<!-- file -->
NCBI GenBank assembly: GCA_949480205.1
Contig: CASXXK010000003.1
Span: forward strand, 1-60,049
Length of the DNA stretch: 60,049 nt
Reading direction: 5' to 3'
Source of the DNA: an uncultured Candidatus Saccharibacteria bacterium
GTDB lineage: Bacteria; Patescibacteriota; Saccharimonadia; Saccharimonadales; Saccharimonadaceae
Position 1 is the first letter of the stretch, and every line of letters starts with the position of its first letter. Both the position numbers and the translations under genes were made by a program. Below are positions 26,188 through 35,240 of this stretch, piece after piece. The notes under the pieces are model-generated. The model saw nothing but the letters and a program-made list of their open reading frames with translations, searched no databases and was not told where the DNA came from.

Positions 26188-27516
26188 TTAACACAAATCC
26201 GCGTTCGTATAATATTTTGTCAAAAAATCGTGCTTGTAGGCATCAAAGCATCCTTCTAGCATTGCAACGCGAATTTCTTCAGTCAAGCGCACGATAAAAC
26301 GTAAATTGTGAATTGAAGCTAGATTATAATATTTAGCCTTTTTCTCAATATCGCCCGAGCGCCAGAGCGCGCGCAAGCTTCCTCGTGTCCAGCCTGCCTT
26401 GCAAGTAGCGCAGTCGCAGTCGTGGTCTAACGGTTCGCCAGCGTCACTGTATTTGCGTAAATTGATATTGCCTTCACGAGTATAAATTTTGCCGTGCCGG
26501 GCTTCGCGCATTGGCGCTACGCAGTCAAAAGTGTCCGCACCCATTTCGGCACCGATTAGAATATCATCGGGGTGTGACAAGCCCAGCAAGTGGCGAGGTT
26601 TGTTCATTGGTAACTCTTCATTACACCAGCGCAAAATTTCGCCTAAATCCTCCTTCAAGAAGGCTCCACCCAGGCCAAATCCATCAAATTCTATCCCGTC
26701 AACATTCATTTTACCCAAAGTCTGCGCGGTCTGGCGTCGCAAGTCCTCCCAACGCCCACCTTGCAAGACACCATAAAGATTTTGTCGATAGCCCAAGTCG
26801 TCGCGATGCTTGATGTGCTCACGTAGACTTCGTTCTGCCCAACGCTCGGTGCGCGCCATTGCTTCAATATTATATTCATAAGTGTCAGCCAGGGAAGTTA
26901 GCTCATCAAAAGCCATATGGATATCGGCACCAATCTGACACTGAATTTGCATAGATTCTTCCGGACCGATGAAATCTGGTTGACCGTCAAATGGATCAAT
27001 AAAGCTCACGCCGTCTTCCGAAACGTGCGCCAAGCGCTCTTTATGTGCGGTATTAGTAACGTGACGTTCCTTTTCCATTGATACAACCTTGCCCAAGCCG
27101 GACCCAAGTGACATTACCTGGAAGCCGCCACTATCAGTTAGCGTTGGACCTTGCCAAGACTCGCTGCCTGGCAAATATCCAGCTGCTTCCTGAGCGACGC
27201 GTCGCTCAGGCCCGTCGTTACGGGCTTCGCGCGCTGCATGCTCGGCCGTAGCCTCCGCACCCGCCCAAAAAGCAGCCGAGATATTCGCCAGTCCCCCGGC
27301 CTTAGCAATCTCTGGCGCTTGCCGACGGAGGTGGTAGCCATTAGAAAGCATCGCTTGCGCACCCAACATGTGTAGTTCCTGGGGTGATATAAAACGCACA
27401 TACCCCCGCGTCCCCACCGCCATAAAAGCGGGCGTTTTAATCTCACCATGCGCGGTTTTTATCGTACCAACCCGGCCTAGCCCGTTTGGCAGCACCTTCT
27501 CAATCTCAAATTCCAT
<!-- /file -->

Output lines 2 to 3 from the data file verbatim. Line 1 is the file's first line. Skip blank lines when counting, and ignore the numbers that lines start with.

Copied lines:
Contig: CASXXK010000003.1
Span: forward strand, 1-60,049